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Tesla Discontinuing Model S 60 & 60D

Tesla will be discontinuing the Model S 60 and 60D as of April 16th 2017, according to an email sent to CleanTechnica, EV Obsession, and other press.

What that means is that those wanting to buy a Tesla Model S after April 16, 2017, won’t be able to purchase a unit with a battery pack lower than 75 kilowatt-hours (kWh) in capacity.

This was already the case, in a way, as recently manufactured Tesla Model S 60 and 60D units actually featured 75 kWh battery packs — which were simply software limited to a 60 kWh capacity (which actually helped to reduce battery pack degradation).

The idea was that simply putting the 75 kWh battery packs in the Model S 60 and 60D units as well as the 75 and 75D ones would simplify manufacturing quite a lot. Also noteworthy is that, by doing so, those who bought Model S 60 and 60D units could simply pay a fee to upgrade to the 75 kWh battery pack capacity — which would take place entirely on the level of software, since the hardware was already there.

It’s an interesting approach — though, apparently not worth the trouble going by the recent announcement from Tesla.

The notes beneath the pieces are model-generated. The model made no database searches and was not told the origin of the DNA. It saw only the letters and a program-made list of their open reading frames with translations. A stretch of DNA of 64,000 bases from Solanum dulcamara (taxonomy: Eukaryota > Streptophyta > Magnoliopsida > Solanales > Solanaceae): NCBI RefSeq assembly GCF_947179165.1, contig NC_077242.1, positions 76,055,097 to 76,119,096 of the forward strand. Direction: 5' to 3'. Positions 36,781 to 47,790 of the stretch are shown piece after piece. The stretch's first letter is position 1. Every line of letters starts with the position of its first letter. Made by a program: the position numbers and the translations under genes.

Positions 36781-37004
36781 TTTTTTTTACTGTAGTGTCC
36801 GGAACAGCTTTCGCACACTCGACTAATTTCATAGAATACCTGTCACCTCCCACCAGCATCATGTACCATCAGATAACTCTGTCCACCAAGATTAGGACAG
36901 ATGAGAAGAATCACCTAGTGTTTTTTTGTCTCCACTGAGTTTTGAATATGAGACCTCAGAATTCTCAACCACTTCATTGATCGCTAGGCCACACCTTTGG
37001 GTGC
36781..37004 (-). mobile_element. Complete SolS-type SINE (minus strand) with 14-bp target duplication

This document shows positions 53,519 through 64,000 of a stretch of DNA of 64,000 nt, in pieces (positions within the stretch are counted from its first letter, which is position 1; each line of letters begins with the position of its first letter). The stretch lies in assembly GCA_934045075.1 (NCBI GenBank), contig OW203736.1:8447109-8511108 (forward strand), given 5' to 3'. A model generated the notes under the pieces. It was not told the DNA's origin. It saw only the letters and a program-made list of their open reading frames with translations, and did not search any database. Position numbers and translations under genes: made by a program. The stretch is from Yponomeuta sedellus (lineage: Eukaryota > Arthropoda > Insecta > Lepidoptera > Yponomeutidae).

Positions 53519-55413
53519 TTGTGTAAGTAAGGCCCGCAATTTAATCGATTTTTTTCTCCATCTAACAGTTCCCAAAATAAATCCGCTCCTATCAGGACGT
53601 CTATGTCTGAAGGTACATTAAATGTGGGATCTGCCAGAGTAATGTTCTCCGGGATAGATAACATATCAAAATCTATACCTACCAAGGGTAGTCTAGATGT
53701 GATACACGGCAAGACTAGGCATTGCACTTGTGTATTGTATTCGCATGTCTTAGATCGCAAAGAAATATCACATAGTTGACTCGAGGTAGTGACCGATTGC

Here’s the full text of the email:

“One year ago, we introduced the Model S 60 kWh battery as a more affordable option to accelerate the adoption of electric vehicles. However, most customers ended up buying an equivalent to the Model S 75 kWh. To simplify the ordering process for our customers, we will be removing the 60 kWh option from our lineup.

“Customers who still want the opportunity to own a 60 kWh Model S will have until April 16, 2017 to place their order. Any 60 kWh Model S will have the ability to upgrade their battery to 75 kWh via an over the air update.”

Presumably, this decision is part of the company’s efforts to streamline the production lines ahead of the start of Model 3 mass production and to clear up floor space. Or possibly it was really just a matter of weak demand for the low-end Model S.

The news doesn’t seem too surprising, as none of the Tesla buyers (and potential Tesla buyers) that I’ve talked to have seemed all that keen about the “low-range” offerings.

Written By

James Ayre's background is predominantly in geopolitics and history, but he has an obsessive interest in pretty much everything. After an early life spent in the Imperial Free City of Dortmund, James followed the river Ruhr to Cofbuokheim, where he attended the University of Astnide. And where he also briefly considered entering the coal mining business. He currently writes for a living, on a broad variety of subjects, ranging from science, to politics, to military history, to renewable energy. You can follow his work on Google+.


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